Front-line worker perspectives on indigenous youth suicide in central Australia: Initial treatment and response

Pim Kuipers, Melissa A. Lindeman, Laurencia Grant, Kylie Dingwall

    Research output: Contribution to journalArticle

    Abstract

    The high suicide rate of Australian Aboriginal young people prompted a Northern Territory parliamentary inquiry. In response, a project was established to develop a local data collection system for Indigenous youth suicide and suicide attempts in Central Australia, and to propose more effective referral pathways between agencies. A core component of this project was interviews with front-line workers. Secondary analysis of the 22 interview transcripts collected for the project revealed deep insights from front-line workers who deal with Aboriginal young people in a variety of local service and community settings. Key themes pertaining to initial treatment and response were identified: immediate response, follow-up services, staffing support, assessment and decision-making, community involvement and skills development. A more coordinated, clientcentred approach is recommended with clearly defined communication pathways inclusive of family and local community members, sensitive to inter-agency relationships, and requiring improved skills and confidence for all involved. As far as possible, decisions about services and responses should be made locally and be informed by preferences of the local community.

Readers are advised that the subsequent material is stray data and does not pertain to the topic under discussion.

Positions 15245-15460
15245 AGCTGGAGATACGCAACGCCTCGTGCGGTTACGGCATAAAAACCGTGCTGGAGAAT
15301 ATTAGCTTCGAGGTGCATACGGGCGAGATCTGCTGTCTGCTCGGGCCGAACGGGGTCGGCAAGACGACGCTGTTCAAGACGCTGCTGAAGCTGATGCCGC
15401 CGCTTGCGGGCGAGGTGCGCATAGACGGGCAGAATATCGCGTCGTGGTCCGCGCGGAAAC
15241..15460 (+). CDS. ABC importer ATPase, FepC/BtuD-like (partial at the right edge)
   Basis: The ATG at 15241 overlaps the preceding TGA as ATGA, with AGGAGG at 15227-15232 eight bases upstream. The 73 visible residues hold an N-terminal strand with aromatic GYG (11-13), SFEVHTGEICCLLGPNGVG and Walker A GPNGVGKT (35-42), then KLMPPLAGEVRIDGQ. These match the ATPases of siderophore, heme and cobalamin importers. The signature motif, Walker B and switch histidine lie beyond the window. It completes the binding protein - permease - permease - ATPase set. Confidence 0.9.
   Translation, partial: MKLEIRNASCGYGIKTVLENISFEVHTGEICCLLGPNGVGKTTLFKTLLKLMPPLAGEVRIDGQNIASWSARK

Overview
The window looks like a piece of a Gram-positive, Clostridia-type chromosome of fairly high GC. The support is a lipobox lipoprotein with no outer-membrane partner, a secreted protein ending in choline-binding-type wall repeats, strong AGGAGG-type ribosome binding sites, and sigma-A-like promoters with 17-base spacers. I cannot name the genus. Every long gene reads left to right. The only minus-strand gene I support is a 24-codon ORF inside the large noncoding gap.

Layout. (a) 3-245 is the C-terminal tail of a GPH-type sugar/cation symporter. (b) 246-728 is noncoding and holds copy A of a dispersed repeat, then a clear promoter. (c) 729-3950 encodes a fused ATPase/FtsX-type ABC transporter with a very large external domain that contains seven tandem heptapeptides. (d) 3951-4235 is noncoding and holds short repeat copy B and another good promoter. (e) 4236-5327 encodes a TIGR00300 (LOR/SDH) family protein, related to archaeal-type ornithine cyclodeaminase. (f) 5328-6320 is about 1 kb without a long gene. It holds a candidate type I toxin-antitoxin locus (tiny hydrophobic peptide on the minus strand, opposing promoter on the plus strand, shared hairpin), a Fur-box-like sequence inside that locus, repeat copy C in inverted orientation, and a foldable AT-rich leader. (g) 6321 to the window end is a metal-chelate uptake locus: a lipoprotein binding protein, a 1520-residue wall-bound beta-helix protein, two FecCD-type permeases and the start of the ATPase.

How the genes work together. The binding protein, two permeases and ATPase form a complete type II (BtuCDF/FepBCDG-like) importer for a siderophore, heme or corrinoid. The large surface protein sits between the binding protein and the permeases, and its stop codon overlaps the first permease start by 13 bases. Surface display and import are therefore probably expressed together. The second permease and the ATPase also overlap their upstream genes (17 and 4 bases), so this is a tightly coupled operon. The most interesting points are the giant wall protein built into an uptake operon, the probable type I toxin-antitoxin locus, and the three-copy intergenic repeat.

Original languageEnglish
    Pages (from-to)106-117
    Number of pages12
    JournalAdvances in Mental Health
    Volume14
    Issue number2
    DOIs
    Publication statusPublished - 2 Jul 2016

    Fingerprint Dive into the research topics of 'Front-line worker perspectives on indigenous youth suicide in central Australia: Initial treatment and response'. Together they form a unique fingerprint.

  • Cite this